As Florida continues to battle one of the worst surges of coronavirus cases in the US, official numbers released on Tuesday show that the state’s hospitals are struggling to cope with the influx of Covid-19 patients.
The data, which comes from the state health authority, show that more than four dozen of Florida’s hospitals have now hit full intensive care capacity, while more than 30 are at 90 per cent capacity. And in just the last few days, the statewide percentage of ICU beds available has dropped from 20 per cent to 17 per cent.
The same day the new figures were announced, governor Ron DeSantis announced at a press conference he is extending Florida’s state of emergency, which he first imposed in March.
Despite increasing pressure from the media and the public, Florida is one of the few states that does not release data on the rate of hospitalisations among confirmed Covid-19 cases. At his press conference, Mr DeSantis declined to answer questions on the subject.
The confirmation of near-overwhelming pressure on intensive care units follows an alarming month where Florida’s case numbers broke state records many times over.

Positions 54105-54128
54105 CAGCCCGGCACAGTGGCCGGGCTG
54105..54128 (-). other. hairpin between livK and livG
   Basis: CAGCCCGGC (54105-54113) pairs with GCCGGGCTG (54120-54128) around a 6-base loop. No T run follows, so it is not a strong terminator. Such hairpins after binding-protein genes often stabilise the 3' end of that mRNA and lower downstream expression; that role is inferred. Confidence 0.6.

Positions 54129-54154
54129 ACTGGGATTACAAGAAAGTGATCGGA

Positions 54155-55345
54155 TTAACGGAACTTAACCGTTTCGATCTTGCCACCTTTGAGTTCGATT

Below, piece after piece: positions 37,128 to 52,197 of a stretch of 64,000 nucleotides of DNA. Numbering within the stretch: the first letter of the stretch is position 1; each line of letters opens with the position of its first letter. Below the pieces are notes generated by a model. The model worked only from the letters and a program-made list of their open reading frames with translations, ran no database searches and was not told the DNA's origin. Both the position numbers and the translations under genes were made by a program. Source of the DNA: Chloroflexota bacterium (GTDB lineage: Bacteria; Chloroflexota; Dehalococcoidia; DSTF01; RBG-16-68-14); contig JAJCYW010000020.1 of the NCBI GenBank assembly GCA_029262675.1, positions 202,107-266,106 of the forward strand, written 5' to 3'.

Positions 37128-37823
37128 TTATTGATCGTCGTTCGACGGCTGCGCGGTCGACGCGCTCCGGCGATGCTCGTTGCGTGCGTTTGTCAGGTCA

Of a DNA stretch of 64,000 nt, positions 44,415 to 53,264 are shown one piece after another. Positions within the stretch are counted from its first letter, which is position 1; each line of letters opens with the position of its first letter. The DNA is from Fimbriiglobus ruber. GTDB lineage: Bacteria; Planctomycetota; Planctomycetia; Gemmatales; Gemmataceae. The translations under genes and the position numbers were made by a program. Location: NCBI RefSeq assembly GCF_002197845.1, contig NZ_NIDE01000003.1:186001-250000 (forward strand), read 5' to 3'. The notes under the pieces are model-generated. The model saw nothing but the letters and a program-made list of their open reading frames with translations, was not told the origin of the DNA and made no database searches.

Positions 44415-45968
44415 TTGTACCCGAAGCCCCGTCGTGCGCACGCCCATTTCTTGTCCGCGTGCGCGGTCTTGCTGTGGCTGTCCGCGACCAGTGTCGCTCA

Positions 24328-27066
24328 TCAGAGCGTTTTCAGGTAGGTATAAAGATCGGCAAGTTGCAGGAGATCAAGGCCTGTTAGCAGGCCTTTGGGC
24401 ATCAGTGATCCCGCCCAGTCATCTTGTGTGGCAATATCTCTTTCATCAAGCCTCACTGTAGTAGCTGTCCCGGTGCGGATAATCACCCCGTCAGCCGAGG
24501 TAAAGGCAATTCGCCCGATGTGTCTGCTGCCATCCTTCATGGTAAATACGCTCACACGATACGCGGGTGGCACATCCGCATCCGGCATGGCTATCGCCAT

On 4 July, Florida reported a record daily number of confirmed cases, with 11,458 – and while the number has fallen since then, the intervening holiday weekend is expected to have slowed down new tests and reports.
With more than 213,700 cases in total, Florida has so far confirmed 3,841 Covid-19 deaths. Having initially defied predictions of becoming the next New York in the spring, the state began steadily reopening its economy in May – but by mid-June, its ongoing spike in cases had begun.
Some counties are now taking steps to roll back the reopening unilaterally, including Miami-Dade, which has this week closed down indoor dining at restaurants.
Florida is not the only state where health systems are under severe strain. Among others are Texas, where more than 9,000 Covid-19 positive people are currently hospitalised, and Arizona, where officials have confirmed only 10 per cent of ICU beds remain free.
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